Salt

Although topical application of salt solutions can improve the texture of your skin, eating too much salt hurts it. It creates dehydration and leads to your skin's overcompensation with oil production. Too much salt can increase high blood pressure, which releases the stress hormone, subsequently triggering excessive sebum production.


(Sources: Healthline, Blood Pressure UK)

Processed Foods

These foods contain numerous sugars, which can lead to the overproduction of fats by raising the glycemic index. The salt in these foods dehydrates the skin and stresses it into producing excess oils. Also, chemicals in these foods may bond with collagen, breaking it down to increase inflammation, among other issues that promote oily skin.

Alcohol

Alcohol increases urine production hence considered as a diuretic. Unless you're topping up a lot of water, it will cause dehydration that may increase sebum production. 

Overindulging in alcohol can make you skip your normal healthy routines and eating habits. Overall, alcohol isn't great for skin, so if you do have a cocktail or glass of wine, be sure to drink water, too.

Why You Have Oily Skin

If you have oily skin, you tend to have a shiny appearance, which is sometimes accompanied by acne and breakouts. This means that your sebaceous glands produce more oil than your skin needs. 


This oiliness is sometimes stressful since you may feel less confident in your looks, especially in a world where you are surrounded by airbrushed-perfection.  And sometimes, you may ask yourself why you have oily skin in the first place. 


Apart from a poor diet, the following are some main reasons why your skin is oily:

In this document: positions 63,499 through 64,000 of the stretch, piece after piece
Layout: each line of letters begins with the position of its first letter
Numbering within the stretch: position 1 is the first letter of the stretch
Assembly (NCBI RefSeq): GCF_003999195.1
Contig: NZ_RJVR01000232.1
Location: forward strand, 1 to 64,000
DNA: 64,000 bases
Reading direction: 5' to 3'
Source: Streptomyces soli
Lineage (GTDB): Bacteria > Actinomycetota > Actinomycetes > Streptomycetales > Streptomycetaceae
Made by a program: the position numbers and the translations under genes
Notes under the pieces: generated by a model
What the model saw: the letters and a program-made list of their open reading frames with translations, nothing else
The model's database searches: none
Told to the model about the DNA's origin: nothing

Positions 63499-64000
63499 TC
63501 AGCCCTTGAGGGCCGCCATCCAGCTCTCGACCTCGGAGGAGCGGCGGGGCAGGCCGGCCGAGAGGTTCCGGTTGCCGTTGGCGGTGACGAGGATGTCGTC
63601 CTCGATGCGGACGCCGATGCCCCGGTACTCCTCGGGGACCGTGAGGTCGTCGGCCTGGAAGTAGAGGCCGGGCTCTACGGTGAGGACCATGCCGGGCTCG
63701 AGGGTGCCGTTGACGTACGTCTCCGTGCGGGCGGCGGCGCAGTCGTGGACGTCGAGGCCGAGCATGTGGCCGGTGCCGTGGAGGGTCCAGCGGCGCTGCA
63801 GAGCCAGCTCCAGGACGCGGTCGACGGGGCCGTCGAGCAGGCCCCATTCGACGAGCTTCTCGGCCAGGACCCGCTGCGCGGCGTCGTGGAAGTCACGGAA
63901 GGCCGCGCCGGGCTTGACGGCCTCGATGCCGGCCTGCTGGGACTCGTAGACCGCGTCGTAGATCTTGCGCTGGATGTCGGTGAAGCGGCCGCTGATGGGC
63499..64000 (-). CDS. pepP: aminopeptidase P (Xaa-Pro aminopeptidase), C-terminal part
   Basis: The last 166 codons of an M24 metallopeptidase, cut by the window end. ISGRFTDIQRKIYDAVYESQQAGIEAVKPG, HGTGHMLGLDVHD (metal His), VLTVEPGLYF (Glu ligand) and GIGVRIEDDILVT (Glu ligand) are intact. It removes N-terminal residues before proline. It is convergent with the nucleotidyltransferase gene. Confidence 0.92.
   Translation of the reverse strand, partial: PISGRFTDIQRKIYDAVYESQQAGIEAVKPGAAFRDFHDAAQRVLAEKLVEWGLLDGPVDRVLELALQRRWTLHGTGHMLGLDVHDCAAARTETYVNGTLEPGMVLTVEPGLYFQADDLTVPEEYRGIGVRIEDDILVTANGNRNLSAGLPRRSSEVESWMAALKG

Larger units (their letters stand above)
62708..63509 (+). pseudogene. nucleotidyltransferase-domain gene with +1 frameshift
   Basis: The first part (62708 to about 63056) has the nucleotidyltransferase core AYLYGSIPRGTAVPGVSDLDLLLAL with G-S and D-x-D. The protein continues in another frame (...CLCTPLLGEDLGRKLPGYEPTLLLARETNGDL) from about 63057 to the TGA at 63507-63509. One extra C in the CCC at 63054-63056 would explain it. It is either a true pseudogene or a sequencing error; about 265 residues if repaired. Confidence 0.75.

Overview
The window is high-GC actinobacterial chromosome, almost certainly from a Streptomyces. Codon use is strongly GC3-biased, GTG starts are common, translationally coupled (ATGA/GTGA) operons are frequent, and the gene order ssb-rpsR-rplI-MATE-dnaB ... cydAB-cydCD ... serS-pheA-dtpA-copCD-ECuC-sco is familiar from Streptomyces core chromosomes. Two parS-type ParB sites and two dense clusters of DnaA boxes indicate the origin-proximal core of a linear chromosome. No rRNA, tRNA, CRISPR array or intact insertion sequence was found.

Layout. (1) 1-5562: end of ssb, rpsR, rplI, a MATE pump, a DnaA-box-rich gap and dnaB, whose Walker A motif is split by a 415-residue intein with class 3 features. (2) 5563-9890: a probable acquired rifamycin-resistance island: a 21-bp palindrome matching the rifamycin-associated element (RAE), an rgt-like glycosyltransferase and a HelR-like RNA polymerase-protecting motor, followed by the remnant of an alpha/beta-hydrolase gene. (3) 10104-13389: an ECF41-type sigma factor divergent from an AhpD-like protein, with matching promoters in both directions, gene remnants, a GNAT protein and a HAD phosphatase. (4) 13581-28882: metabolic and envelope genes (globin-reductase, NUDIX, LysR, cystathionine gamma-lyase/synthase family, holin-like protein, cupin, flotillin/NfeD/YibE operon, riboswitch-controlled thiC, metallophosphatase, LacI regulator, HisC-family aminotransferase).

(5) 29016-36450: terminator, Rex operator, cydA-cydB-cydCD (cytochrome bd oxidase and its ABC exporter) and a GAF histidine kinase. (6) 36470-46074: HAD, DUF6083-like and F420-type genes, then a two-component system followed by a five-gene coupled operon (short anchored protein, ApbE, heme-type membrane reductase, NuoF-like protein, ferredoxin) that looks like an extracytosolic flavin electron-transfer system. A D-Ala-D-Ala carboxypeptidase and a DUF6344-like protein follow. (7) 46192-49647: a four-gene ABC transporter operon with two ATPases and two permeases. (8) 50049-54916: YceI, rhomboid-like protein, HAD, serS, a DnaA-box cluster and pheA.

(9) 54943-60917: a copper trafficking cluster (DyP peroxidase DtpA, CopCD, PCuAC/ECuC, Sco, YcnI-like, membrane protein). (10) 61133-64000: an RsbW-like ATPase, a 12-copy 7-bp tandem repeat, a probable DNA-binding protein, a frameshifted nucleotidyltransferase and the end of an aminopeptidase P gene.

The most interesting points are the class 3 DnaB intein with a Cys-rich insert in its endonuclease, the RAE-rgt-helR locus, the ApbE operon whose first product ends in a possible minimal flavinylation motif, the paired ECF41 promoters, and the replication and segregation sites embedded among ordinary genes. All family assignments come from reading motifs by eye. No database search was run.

Genetics

If your parents and other siblings generally have oily skin, then that skin type could be inherited. Just like looks and other hereditary qualities, oily skin can be passed on through generations.


Here are characteristics of oily skin you should know:

  • Large pores: If you can see your skin pores easily with the naked eye, chances are, you have oily skin. 
  • Frequent development of shine: Although mostly during midday, when the temperature is at its peak, your face normally develops shine over time. 
  • Regular acne development: Acne is an inflammatory disease that stems from the overproduction of sebum, which clogs pores. If you've always had acne outbursts on your face and/or other body parts, you likely have oily skin.

If you notice the above characteristics in most members of your family, then this condition is affected by genes, and you can't permanently rid yourself of it. However, keep in mind that oily skin comes with advantages such as slow aging, UV protection, and appears thicker and smoother without applying numerous skin products.


(Sources: Mayo Clinic, Live About

Environment

The weather around you also affects how your skin oil production turns out. In hot and humid climates, your pores open up, releasing sweat and hence causing dehydration. This prompts the skin to produce more oil to moisturize, and as a result, you become shinier.


If all you've ever lived in is a hot and humid climate, you might experience all-year-round oily skin. But that may change if you move to a colder place. Some people, however, produce more oils to compensate for the lack of moisturization, and as a result, their skin becomes oilier even in cold places.


(Sources: Howstuffworks, SebaMed)

Excessive Cleansing

If you have oily skin, you may be tempted to wash your face frequently to get rid of the oils. However, you might see no changes because the skin replaces the lost oil moments later. 


Overwashing your skin with abrasive chemicals, scrubs, or too many actives leaves your skin excessively dry. This, in turn, triggers the overproduction of oils as the skin attempts to protect itself. Therefore, for healthy-looking skin, gentle cleansing twice per day is enough.


You can use this gentle Kale Cleanser twice per day. It's perfect for oily skin since it's also vegan and non-toxic. Whatever product you choose, always check what it contains and whether it's made for oily skin.


(Sources: Healthline, Bioclarity)

Under Cleansing

Your skin needs to be cleaned around twice a day, so if you only do it once, chances are, it'll become excessively oily. The oils it has produced today may be insufficiently cleaned the next day, so you might experience oilier than normal skin. It's also good to incorporate scrubs at least once every two weeks if you wish to cleanse your skin appropriately.

Hormonal Changes